Northern Ireland has one of the highest levels of fuel poverty in the European Union, with current estimates indicating that 42 per cent of households are affected. Essentially, there are three aspects that have a role to play in fuel poverty: energy efficiency, fuel costs and income.
Bryson Energy is Northern Ireland’s regional energy agency and one of the largest and most successful of 380 pan-European energy agencies. Last year, we advised over 10 per cent of Northern Ireland households on energy-related issues.
In Northern Ireland oil is the most common fuel for heating homes and this creates an over-dependency on one particular type of fuel. As a result, fuel poverty initiatives are significantly different to those in other regions of the UK.
Bryson Energy is one of the delivery agents of the ‘Warm Homes Scheme’, the Executive’s main tool for tackling fuel poverty. Although the scheme has assisted 50,000 homes since 2009, it is clear that the scheme’s emphasis on the energy efficiency of the home is restrictive.
Indeed, the Department for Social Development has initiated a public consultation ‘From Fuel Poverty to Achieving Affordable Warmth’ which outlines proposals to change the delivery of energy efficiency improvements to low income households. Key changes identified include revising the qualification criteria and the energy efficiency measures available. While physical measures such as oil, electric, gas, pellet heating, loft insulation, cavity wall and solid wall insulation and renewables must be installed to achieve significant thermal improvement, there are other aspects that simply cannot be ignored.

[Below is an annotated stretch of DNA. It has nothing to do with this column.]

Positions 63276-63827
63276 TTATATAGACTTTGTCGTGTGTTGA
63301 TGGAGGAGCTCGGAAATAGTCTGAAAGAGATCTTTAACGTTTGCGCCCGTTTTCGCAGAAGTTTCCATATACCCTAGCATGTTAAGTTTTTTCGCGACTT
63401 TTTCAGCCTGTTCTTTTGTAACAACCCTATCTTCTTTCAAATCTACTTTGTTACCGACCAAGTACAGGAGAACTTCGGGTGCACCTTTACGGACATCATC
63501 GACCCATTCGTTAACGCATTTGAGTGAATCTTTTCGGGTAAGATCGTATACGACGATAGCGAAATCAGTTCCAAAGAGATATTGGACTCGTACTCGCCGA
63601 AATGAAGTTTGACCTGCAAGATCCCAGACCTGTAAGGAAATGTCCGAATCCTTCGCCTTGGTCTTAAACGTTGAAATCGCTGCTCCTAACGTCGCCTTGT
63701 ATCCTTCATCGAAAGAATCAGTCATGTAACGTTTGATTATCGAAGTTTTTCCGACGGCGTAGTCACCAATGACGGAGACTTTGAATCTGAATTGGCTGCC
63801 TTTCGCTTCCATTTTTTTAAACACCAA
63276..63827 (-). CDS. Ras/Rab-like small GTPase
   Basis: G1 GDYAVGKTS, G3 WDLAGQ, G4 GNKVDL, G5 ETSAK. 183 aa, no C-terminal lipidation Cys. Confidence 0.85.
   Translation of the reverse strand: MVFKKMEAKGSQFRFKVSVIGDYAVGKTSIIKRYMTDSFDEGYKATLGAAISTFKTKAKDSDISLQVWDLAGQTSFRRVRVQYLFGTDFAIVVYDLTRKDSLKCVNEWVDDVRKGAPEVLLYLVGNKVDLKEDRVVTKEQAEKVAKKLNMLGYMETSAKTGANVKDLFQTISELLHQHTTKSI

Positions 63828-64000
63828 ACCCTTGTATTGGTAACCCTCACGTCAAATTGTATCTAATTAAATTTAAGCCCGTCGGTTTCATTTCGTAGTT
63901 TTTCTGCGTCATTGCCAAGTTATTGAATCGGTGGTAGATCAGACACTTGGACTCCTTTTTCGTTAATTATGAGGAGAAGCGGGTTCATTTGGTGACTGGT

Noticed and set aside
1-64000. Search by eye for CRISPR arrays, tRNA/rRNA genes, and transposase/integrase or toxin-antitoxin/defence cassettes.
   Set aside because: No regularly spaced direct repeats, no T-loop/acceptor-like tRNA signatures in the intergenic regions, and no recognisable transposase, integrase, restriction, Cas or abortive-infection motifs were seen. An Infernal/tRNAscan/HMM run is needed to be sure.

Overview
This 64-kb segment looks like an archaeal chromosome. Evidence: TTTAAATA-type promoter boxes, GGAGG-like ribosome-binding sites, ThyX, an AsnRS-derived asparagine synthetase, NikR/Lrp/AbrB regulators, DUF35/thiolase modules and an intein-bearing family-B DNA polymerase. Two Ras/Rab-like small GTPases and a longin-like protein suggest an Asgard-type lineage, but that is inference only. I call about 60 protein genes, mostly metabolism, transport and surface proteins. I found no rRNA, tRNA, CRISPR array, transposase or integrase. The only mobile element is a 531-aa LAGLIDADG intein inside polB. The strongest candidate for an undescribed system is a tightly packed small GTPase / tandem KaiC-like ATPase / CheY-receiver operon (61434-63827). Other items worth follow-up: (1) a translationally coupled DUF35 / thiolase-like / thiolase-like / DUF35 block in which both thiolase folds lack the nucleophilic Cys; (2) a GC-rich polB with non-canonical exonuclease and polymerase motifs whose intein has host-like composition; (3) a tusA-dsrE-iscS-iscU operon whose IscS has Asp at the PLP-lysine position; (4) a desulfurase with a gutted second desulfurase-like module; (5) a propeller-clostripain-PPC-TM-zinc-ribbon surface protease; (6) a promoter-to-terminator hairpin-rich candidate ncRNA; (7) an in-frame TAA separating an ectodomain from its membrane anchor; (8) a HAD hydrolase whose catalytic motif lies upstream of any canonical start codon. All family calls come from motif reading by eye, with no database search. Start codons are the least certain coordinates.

Data collected by the University of Ulster show that almost all those in extreme fuel poverty (some 33,499 households) rely on oil for their main heating system, but only 25 per cent of these households shopped around for the best price before purchase. It is clear that energy brokering and budgeting need to feature in any ‘whole house’ solution.
To ensure that households experiencing fuel poverty can access available support, a comprehensive framework which facilitates two-way engagement must operate. Those seeking assistance must have a central point of contact that can provide advice.
Renewable technologies are a growing industry and there is a challenge around how we bring the benefits of this technology to households that can least afford them. A growing number of firms in Northern Ireland provide photovoltaics (PVs) free to households with suitable properties.
Local partnerships are vital to achieving ‘whole house’ solutions to fuel poverty and the social enterprise model provides a level of flexibility that can allow other factors such as sustainable employment created as part of the delivery model to feature in any future programme of spend.
Fuel poverty is an issue that impacts particularly on older people. Early intervention in terms of household upkeep can assist in preventing certain issues from developing into problems. For example, clear guttering can prevent spouting overflows, which in turn can prevent damp from developing in houses. Or similarly, infrequent boiler servicing can result in heating systems using more fuel than necessary. To address these aspects, Bryson Energy is currently piloting a ‘handy person’ service to help vulnerable householders with all those issues that help to allow them stay in their homes.
The consultation process presents the public with an opportunity to articulate their views on how they believe fuel poverty should be effectively addressed in Northern Ireland.
To find out more please log onto www.brysonenergy.org or call 028 9045 5008. Bryson Energy is part of the Bryson Charitable Group, Northern Ireland’s leading social enterprise.